Other Social Agreements
Section 6 of the IPC Membership Contract
Other Social Agreements
- Spirituality and Open-Faith Community
- Conflict Resolution
- Sharing Circles
- Generational Balance
- Schooling & unschooling
- Community Meals
- Relationships and Sexuality
- Personal Items
- Interaction with Local Communities
- Temporary Absences from the Community
- Substance Use
- Inappropriate Behavior and Grounds for Dismissal
- Leaving the Community
Spirituality and Open-Faith Community
There is no one particular religion or spirituality of the community. We adopt an attitude of acceptance and openness and this is what we look for in others who intend to join, whether or not they honor any of the manifestations of Spirit. A common recognition that ties us together is that we are all diverse, important and interconnected.
In general we hold a deep respect for the earth as a vibrantly living force and see ourselves connected to the web of what we call nature and what we call life. Living on the land, we take honor in being guided by the elements and the natural world and use that to walk on this land with care.
People may wish to have celebrations, community rituals, meditations, prayers... and all are welcome to participate or not in what feels right for them.
The backbone of maintaining a harmonious community lies in nourishing healthy relationships with each other and the environment. Through open and conscious communication we are able to express our needs, desires, fears and boundaries, helping us to be clear with ourselves and others. By listening to others we broaden our perspectives and allow ourselves to hear and feel the other. The Sharing Circle is one system in place to help us express and listen. If tensions, conflicts or misunderstandings come up, the sooner they are talked about the better. We feel the Twin Oaks community states it best by saying "It isn't the existence of conflict that determines the health of a group, but rather the manner in which a group does or doesn't deal with conflict which determines it's health". We make a commitment to speaking up and doing so with conscious delivery. By taking responsibility for our own behaviors and emotions, and by understanding that every story holds multiple perspectives, we contribute greatly to the resolution of conflict.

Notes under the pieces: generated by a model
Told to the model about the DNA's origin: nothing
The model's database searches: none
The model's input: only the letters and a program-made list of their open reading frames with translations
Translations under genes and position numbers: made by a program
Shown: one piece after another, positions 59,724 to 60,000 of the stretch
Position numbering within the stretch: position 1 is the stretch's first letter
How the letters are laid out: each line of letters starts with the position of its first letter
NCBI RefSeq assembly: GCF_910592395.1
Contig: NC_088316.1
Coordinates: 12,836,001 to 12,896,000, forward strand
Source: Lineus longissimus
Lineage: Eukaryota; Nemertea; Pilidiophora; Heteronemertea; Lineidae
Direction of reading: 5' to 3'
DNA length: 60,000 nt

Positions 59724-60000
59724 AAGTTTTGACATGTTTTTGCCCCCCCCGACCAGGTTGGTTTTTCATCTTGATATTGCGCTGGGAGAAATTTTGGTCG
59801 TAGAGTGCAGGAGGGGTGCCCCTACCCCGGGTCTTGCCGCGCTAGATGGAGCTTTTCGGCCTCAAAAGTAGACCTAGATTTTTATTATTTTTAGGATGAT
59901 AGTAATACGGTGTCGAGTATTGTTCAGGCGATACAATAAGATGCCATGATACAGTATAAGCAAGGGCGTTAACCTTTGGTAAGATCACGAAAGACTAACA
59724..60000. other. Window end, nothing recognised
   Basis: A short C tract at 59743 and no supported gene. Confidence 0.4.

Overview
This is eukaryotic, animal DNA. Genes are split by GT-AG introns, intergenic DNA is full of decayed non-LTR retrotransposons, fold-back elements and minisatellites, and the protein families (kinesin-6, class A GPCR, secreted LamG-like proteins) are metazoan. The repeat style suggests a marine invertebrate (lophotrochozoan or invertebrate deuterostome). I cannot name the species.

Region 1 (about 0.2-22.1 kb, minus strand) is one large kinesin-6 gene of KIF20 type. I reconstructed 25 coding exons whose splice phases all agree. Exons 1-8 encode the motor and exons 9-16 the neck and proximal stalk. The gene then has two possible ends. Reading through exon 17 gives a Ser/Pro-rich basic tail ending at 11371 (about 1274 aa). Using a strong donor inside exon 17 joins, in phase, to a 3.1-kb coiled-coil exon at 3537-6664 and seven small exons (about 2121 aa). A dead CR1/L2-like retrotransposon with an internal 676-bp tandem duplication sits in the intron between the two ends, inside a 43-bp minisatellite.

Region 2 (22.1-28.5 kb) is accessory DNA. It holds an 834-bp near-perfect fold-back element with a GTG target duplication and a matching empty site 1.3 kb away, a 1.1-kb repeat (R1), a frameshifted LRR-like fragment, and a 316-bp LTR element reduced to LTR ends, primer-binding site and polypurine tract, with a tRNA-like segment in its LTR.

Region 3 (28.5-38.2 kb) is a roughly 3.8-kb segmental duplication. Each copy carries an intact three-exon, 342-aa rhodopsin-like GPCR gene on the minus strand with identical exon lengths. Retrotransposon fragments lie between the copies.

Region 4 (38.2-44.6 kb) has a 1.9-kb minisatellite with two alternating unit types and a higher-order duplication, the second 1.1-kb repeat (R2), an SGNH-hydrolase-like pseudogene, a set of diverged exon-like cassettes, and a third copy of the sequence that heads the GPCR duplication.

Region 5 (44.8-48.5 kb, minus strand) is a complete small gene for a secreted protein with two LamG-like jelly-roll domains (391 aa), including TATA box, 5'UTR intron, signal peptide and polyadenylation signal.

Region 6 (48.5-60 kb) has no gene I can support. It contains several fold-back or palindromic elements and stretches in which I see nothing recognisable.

Understandably, emotions can get triggered and our ability to hear the other or express ourselves in a healthy way may sometimes need assistance. If there is a conflict that cannot be resolved between the individuals or group, the assistance of a mediator will be called upon. We hope to have several people in the community who can take on the role as mediators which people can seek council with and begin a mediation process. A good mediator is an empathic listener, who hears what both parties have to say, helps define the needs of each and guides them to find there own solutions to meet those needs. Anyone with deep listening and strong interpersonal skills as well as clear personal boundaries is welcome to be trained in the mediation process, which would then make them another available mediator to choose from. The mediator (or mediators) will meet with both parties together and if need be separately to assist in finding a solution. If this is a matter that affects the entire community and calls for a decision to be made, it will be brought to the democratic model. If the mediation does not lead to a resolution the issue may be brought to the democratic model as well. Any conflict not being addressed may be brought up by any member of the community as a request for mediation between the individuals involved.
The Sharing Circles are weekly community gatherings where people are invited to speak from their hearts and share what is alive for them, a chance to simply be heard by the group without any debate, defense or attack. This is not a time to try to resolve a conflict or decide on plans. Tensions that arise may be diffused through this process as we listen to each other and hear what the other is experiencing. Nor is this a space for berating, accusing or philosophizing. This is a space for sharing how you feel in general or regarding a particular event and sharing personal challenges as well as accomplishments and joy! Done in a pop-up style where people step up to speak when and if they feel moved, while the rest of the group holds them in a safe space and listens. This is a simple yet profound gathering that helps promote freedom of expression while contributing to community cohesion.